R.W. Malone: The Insidious ESG

Let’s start with Germany. In case you missed it, the Telegraph reported last week that Deutsche Bank and other major analysts are warning that Germans will have to burn wood to “stay warm this winter. Furthermore, other outlets report that it is now impossible to buy a wood stove or even wood in Germany right now. There is talk on social media that people will need to gather wood from the forest to stay warm! The news report above blames the war in Ukraine as the reason for the gas shortage.

This version contradicts other news stories. Yahoo reports that “German Energy Prices Jump Due to Wind Drought.” A “wind drought” – a lack of wind is really the issue…” A truth bomb by Yahoo – is there ever going to be a big enough battery to store energy for those times when there is a “wind drought”? 

Then The Telegraph also reports that “Rhine drought leaves Germany on brink of shipping closure: Heatwave sends water level plunging at bottleneck in Kaub” 

So which is it? Are German energy and gas supply shortages due to the war or drought, or because converting the energy needs of Germany to “green” sources, as the German government has done to meet ESG scores – has caused intrinsic supply chain problems?

Main stream media make it hard to disentangle truth from fiction… fact from spin. Of course that is not a surprise to most who read this substack.

Even Forbes was writing about the issues of ESG scores last week. The context of their article was that rising “Social Unrest Over Energy, Food Shortages Threatens Global Stability.”

The nation of Sri Lanka has an almost perfect ESG rating of 98.1 on a scale of 100, according to WorldEconomics.com. But the government which had forced the nation to achieve that virtue-signaling target in recent years collapsed over the weekend because it led the country into self-declared bankruptcy, leaving it unable to purchase adequate supplies of fuel and feed its population. Thousands of angry Sri Lankans stormed the presidential residence on Saturday, forcing President Gotabaya Rajapaksa to step down and reportedly flee the country.’

Many predict that the cause of the plight of Sri Lanka, that being sacrificing the food and energy resources of the country on the alter of ESG scores, is just the tip of the iceberg. That the “Greta-famine” phenomenon will soon spread to many other nations of the world.

A Town Hall article titled “How Big Banks Are Planning to Force Americans into the ‘Great Reset’ Trap” notes:

And do not think for a moment that these requirements will only apply to businesses, either. Some financial institutions have already started to give ESG scores to individual investment accounts, as Glenn Beck has repeatedly noted, sending a clear signal that everyone will be required to adopt the Great Reset in the coming years.

If banks are allowed to collectively decide to stop financing any group of people they want, based not on financial concerns but ideological considerations, then banks and their Great Reset allies will have, in effect, near-total control over society—especially if they begin to tie lending decisions to a vast ESG system.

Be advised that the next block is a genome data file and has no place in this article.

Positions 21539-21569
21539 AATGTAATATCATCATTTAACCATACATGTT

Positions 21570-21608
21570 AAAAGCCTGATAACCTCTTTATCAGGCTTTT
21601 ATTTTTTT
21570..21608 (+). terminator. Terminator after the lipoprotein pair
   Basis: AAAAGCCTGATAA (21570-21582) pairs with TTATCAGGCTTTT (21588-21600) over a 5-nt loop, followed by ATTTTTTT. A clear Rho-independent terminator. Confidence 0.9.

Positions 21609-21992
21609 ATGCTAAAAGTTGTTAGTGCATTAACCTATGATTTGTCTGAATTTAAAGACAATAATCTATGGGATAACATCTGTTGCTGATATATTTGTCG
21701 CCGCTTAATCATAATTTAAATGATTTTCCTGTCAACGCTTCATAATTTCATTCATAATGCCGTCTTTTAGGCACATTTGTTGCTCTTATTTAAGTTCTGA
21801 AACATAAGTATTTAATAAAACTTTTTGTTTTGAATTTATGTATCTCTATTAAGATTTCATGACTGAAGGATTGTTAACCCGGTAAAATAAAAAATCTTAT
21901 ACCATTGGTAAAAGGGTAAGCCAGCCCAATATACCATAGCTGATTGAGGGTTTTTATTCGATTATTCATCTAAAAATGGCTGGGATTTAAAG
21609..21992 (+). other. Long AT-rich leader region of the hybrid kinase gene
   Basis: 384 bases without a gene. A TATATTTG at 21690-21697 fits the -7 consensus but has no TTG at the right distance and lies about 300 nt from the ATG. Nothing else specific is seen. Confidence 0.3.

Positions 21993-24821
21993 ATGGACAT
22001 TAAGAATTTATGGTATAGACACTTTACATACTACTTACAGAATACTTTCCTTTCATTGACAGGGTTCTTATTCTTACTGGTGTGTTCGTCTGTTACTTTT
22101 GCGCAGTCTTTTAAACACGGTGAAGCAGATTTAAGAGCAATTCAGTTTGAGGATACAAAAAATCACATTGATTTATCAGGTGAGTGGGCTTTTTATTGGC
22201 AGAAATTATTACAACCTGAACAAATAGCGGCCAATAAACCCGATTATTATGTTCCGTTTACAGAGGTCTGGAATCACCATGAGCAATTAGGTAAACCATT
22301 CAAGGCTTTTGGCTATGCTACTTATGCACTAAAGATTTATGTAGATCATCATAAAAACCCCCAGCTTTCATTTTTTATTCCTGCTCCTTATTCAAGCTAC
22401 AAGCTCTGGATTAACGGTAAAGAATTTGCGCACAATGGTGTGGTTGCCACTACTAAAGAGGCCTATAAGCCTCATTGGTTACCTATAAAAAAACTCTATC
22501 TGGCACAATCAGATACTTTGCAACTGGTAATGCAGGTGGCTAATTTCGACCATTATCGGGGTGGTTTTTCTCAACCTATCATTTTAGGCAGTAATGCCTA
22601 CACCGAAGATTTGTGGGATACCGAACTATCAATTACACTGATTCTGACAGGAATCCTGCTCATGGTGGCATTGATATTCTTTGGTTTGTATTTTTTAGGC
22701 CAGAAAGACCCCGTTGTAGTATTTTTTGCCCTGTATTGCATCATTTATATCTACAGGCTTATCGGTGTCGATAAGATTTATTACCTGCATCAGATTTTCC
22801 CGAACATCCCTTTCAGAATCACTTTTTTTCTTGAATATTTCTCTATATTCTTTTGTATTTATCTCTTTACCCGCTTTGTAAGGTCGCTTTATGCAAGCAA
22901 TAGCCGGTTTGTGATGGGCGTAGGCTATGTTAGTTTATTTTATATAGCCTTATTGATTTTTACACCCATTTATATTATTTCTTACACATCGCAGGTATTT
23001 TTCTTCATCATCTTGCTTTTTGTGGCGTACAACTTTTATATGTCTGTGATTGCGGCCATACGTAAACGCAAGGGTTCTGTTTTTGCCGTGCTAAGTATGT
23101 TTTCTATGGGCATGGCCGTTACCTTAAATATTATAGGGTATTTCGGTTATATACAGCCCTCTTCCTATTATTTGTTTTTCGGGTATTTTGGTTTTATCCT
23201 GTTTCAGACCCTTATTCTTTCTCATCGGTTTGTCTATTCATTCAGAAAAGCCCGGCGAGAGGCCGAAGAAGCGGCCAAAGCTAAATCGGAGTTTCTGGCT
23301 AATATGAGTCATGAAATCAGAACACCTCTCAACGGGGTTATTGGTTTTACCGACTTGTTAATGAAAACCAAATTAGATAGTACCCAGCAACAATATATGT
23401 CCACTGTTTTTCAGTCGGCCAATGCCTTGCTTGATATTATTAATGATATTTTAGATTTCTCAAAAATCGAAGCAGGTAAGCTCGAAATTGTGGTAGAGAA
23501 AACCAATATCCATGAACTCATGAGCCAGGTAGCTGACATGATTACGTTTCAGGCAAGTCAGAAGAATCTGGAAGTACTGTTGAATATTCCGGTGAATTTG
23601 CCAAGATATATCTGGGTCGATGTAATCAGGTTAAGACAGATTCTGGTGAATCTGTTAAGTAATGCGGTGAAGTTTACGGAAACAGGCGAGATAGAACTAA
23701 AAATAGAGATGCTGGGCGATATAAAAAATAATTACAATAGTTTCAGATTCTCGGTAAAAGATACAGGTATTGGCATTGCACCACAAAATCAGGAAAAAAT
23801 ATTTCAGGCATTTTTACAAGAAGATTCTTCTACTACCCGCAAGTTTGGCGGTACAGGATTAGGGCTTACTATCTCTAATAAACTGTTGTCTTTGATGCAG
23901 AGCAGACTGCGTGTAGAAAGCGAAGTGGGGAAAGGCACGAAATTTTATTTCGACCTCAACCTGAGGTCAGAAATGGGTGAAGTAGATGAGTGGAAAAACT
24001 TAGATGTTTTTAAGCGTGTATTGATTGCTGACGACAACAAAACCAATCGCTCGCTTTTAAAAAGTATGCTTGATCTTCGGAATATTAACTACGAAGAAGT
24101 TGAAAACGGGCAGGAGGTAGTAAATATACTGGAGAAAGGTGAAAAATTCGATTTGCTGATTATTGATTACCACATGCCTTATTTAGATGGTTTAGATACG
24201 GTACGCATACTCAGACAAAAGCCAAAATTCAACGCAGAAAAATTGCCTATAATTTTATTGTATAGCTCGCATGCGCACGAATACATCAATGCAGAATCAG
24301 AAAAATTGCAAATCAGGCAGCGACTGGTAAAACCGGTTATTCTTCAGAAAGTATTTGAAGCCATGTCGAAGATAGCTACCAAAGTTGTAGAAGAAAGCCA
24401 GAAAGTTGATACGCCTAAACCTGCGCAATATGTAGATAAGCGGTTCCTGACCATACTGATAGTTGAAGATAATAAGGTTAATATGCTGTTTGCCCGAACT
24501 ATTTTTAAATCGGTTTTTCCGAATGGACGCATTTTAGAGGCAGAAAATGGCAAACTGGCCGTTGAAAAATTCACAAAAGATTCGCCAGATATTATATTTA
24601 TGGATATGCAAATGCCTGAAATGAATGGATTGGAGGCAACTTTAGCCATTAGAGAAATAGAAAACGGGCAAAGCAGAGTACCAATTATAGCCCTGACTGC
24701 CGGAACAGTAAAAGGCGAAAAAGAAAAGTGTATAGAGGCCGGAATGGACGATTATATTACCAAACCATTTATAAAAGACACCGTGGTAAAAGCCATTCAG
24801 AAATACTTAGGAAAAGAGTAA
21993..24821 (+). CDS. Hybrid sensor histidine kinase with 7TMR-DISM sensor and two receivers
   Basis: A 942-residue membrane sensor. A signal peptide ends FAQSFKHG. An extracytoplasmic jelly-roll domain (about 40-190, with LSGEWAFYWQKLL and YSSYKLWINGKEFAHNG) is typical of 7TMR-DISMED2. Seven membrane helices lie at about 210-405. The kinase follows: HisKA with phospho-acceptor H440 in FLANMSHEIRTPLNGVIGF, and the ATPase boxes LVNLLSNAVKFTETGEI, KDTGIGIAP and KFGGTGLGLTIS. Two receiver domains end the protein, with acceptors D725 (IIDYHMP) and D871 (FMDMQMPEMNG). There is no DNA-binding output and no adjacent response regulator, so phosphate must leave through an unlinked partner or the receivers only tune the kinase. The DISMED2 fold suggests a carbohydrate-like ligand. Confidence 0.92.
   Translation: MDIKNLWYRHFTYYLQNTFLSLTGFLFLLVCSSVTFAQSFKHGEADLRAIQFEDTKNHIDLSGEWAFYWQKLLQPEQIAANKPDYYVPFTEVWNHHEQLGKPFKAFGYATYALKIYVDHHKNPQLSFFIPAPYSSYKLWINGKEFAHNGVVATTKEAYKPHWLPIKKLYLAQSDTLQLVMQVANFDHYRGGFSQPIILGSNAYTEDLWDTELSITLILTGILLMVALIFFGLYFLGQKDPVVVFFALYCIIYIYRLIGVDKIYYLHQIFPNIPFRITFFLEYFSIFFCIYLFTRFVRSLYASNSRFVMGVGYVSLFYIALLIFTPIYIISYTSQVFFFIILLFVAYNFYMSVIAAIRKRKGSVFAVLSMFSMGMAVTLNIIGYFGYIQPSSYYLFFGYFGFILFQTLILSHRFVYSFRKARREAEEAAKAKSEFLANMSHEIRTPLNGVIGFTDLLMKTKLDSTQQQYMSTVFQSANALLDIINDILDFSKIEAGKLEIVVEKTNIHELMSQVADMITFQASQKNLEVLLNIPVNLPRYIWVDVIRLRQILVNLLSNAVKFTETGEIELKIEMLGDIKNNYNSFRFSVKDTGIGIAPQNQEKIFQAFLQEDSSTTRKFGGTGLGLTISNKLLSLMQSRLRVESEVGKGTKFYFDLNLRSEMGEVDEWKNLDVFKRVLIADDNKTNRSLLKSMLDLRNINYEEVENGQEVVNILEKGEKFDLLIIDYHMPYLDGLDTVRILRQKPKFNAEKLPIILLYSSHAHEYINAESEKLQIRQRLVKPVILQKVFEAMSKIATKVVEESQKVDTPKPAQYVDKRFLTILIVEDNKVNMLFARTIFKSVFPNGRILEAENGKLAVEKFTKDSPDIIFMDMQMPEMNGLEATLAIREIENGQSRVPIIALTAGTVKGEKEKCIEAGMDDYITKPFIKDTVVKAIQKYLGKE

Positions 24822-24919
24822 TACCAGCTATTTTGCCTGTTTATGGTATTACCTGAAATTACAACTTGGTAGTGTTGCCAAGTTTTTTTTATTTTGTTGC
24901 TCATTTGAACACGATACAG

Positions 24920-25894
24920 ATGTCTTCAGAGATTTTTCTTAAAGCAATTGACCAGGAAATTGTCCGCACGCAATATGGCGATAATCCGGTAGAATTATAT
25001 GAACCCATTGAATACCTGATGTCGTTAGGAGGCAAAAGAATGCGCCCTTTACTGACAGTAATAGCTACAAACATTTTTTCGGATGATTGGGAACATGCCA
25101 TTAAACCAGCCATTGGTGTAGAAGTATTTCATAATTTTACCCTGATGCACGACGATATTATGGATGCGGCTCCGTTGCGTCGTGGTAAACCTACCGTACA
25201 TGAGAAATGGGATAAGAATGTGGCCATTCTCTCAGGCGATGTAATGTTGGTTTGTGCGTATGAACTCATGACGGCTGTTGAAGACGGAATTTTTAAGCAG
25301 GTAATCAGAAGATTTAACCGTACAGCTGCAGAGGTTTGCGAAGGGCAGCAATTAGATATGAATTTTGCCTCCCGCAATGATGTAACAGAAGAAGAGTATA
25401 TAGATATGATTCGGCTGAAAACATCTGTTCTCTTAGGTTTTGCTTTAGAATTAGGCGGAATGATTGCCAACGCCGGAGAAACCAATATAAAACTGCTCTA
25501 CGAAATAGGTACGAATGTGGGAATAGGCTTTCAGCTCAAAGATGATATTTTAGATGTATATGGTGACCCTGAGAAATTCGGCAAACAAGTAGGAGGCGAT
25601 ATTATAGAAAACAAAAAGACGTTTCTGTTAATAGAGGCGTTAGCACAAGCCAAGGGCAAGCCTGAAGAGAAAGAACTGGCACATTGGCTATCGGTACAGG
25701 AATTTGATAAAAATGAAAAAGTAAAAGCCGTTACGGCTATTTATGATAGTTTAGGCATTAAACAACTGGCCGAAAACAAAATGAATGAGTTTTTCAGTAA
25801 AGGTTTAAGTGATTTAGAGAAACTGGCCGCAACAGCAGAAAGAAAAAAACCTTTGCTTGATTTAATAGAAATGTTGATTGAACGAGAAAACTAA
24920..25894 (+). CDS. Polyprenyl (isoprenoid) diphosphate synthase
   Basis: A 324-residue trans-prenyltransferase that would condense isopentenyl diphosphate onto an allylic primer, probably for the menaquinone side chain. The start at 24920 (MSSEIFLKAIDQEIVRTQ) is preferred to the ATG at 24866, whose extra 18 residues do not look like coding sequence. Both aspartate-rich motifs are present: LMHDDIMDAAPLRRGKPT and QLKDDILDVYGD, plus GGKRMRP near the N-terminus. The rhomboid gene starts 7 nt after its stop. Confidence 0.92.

Interestingly, in January 2021, the Trump-era Office of the Comptroller of the Currency issued a finalized Fair Access to Financial Services regulation that would have made it illegal for large banks to engage in the sort of discrimination I warned about above. But just one week after entering the White House, President Joe Biden “paused” the rule’s implementation, signaling his clear intention to eliminate the rule before it ever has a chance to be published in the Federal Register.

This shouldn’t come as a surprise to those of you who have been following the Great Reset closely. The Biden administration’s “climate czar,” John Kerry, as well as Biden himself, are supporters of the Great Reset.

The time has come for a massive populist revolt against the Great Reset, one that will hopefully have the same success as the grassroots movement against Common Core did under the Obama administration.

The fate of the free world may very well depend on it.

Word on the street is that the US government (through auditing companies – mostly owned by Blackrock) is now weaponizing ESG scores to control what leadership in corporations can and can’t donate to (such as political candidates). That this election cycle is seeing far fewer corporate donations to Republican candidates due to the effect such donations might have on ESG scores.

One needs to inquire, do we even have a representative democracy anymore?

On other ESG news: under the Biden administration, proposals to require Federal retirement funds to invest in ESG funds are slowly working through the system. The article titled “Republicans Counter Woke Corporate Push: ESG Investing, documents how some Republicans (both in Congress and at the state level) are fighting both the Biden administration and a growing movement to force investments (including Federal retirement pensions) into funds that make decisions based on ESG, which system in turn has become biased by overtly political criteria.

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